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On the occasion of Kader Attia's comprehensive exhibition at the MMK Museum für Moderne Kunst Frankfurt/Main, we present here an overview of monographic articles about the artist in Nafas Art Magazine. Below, you will also find the access to all his projects and works featured in Nafas and Universes in Universe - Worlds of Art (UiU) since his participation in the 50th Venice Biennial in 2003.
Articles about Kader Attia in Nafas:
Kader Attia at KW Berlin
Interview by curator Ellen Blumenstein with the artist, related to his exhibition REPAIR. 5 ACTS at KW Institute for Contemporary Art, 2013. Nafas, July 2013
Kader Attia: The Repair, documenta 13
Reflections on his installation at documenta 13, Kassel. Essay by Serge Gruzinski, and a photo documentation of the work. Nafas, September 2012
Kader Attia's History of a Myth
The Small Dome of the Rock. Kader Attia and curator Laurie Ann Farrell are recipients of the Abraaj Capital Art Prize 2010. Curatorial text and photos. Nafas, March 2010
Kader Attia: Sacrifice and Harmony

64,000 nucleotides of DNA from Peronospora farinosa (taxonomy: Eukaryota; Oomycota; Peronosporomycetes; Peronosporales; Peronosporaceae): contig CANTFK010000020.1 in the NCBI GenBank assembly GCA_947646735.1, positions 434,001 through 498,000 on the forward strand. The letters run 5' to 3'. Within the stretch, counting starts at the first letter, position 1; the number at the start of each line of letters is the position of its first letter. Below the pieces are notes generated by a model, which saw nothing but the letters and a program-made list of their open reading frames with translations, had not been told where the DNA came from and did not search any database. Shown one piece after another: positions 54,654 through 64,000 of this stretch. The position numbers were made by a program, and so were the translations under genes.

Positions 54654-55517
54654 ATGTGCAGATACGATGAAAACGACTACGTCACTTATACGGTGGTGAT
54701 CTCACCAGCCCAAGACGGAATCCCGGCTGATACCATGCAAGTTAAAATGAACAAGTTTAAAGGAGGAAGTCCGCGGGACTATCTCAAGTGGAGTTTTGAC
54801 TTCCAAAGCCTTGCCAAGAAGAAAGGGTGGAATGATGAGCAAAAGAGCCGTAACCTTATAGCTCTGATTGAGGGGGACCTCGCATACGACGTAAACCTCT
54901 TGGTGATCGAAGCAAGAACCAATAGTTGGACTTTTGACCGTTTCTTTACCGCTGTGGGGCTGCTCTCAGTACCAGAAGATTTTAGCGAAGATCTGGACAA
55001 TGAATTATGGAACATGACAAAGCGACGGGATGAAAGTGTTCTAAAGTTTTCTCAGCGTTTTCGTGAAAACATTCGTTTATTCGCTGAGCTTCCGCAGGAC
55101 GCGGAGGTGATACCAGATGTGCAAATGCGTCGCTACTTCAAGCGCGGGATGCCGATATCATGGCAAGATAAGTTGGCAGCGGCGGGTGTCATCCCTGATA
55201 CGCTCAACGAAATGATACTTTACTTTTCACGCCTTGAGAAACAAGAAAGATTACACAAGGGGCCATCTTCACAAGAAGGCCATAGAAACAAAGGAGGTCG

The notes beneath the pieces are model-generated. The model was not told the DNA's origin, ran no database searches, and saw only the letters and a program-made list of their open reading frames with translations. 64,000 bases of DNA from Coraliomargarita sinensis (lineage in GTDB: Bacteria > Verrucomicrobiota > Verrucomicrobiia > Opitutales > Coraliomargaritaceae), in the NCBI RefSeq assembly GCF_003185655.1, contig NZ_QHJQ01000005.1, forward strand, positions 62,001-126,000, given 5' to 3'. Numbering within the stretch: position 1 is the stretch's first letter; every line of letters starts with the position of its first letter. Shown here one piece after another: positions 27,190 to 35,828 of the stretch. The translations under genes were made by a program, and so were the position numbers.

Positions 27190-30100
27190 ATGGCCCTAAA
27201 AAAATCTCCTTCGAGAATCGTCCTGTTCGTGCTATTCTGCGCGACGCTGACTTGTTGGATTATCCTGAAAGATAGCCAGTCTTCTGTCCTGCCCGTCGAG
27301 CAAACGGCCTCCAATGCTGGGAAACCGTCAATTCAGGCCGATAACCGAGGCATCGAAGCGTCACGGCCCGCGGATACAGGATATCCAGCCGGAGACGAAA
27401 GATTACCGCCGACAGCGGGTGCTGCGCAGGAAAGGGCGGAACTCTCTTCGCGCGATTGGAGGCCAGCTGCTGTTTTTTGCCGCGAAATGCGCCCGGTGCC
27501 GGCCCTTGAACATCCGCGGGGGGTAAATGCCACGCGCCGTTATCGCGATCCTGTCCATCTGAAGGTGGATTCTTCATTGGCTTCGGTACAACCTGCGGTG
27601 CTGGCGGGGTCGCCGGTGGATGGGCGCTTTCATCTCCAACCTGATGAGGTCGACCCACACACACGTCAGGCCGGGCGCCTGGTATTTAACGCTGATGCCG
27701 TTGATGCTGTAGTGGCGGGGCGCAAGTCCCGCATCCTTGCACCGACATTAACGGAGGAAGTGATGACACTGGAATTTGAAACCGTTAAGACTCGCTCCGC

Press information by MMK Frankfurt/Main
The highly acclaimed presentation of works by Kadia Attia (b. 1970) at the last documenta confirmed his position as one of the leading artists of his generation worldwide. The MMK Museum fur Moderne Kunst Frankfurt am Main is now devoting a comprehensive solo exhibition to this artist, who grew up in Algeria and in Paris. Having grown up as the child of Algerian immigrants in the Paris banlieues, his experiences in two different cultural milieux provide the basis for his artistic practice. In the exhibition at the MMK Attia explores the far-reaching effects of Western cultural hegemony on non-Western cultures against the background of our globalized present.
In his works, which are both aesthetically impressive and ethically challenging, Attia is concerned with the concept of "repair", which he has been exploring for many years and which he first fully elaborated in his magnificent installation The Repair from Occident to Extra-Occidental Cultures at documenta 13 (2012). Starting out from an old Congolese loincloth that had been patched with a piece of European material, the artist distinguishes between two different approaches to repair. The repaired artefacts found in ethnological collections clearly show the stitching and the staples, and thus the history of the object; the Western approach, by contrast, aims at an invisible restoration of the object to its original state. Attia considers these two approaches in relation to a whole variety of technologies and areas of knowledge and, by pointing to identical phenomena in different cultural settings, makes it impossible to assign them unequivocally to one specific culture or another. His aim is not to reconcile cultural differences but to heighten our awareness of pluralities.
For the exhibition Sacrifice and Harmony